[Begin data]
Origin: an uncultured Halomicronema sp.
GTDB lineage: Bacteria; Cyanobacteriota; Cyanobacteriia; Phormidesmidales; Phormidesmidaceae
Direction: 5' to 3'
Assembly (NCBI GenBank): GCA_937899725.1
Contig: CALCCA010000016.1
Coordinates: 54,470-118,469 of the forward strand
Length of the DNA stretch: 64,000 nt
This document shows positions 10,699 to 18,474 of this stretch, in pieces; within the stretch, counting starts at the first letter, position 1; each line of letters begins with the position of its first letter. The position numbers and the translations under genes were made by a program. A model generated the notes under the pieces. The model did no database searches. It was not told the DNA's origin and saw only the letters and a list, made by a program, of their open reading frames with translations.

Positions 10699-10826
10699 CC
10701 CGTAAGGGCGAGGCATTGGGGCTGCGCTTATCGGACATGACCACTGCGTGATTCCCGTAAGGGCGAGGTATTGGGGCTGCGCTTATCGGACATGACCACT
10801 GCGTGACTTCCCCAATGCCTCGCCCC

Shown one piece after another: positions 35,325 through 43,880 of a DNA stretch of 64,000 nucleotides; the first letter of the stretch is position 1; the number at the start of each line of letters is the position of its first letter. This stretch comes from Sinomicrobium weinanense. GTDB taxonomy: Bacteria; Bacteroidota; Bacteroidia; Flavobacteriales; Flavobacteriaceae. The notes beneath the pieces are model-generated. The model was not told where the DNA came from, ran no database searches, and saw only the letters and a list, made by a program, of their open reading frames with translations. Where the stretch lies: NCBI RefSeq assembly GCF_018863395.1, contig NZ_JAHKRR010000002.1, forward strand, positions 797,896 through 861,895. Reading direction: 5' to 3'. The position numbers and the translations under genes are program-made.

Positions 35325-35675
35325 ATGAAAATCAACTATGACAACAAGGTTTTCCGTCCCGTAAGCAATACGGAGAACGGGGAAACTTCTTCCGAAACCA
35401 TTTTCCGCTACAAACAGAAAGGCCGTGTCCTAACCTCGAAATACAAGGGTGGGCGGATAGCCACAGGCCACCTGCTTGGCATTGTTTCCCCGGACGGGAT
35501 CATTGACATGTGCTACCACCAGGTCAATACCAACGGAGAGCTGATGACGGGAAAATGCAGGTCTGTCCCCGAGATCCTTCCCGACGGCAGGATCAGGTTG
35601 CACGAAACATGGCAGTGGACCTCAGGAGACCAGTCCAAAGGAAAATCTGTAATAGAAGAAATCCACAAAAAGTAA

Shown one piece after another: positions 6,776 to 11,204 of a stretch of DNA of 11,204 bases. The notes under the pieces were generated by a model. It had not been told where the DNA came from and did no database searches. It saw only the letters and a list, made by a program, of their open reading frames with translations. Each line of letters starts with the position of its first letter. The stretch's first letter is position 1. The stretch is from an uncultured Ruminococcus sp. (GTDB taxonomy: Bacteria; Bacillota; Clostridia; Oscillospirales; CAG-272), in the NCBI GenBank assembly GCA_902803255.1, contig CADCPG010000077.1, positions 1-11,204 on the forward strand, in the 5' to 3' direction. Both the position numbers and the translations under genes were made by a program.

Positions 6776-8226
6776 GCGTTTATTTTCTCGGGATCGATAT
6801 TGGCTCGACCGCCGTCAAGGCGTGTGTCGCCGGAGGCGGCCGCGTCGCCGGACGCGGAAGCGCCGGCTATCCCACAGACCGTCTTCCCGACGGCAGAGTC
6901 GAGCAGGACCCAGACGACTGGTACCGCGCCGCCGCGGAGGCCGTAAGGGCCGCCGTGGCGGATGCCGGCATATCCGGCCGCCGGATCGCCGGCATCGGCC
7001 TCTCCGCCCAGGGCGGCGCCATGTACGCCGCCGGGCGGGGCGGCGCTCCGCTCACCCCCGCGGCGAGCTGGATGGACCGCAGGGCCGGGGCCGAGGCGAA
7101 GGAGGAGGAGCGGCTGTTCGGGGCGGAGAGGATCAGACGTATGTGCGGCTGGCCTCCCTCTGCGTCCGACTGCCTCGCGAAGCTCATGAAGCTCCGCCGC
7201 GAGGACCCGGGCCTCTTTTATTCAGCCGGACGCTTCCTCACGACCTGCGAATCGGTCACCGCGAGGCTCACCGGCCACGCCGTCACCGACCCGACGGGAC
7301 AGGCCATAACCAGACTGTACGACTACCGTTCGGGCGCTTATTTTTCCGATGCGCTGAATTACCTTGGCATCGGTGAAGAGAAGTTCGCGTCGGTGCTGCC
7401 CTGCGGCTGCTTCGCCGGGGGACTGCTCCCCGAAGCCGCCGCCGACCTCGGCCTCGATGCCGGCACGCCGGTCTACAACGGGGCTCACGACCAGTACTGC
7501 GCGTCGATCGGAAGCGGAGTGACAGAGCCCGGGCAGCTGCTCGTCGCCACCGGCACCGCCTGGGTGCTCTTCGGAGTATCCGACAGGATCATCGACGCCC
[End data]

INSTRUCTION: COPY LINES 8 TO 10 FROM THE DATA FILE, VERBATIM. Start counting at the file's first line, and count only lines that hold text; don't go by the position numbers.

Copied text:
This document shows positions 10,699 to 18,474 of this stretch, in pieces; within the stretch, counting starts at the first letter, position 1; each line of letters begins with the position of its first letter. The position numbers and the translations under genes were made by a program. A model generated the notes under the pieces. The model did no database searches. It was not told the DNA's origin and saw only the letters and a list, made by a program, of their open reading frames with translations.

Positions 10699-10826
10699 CC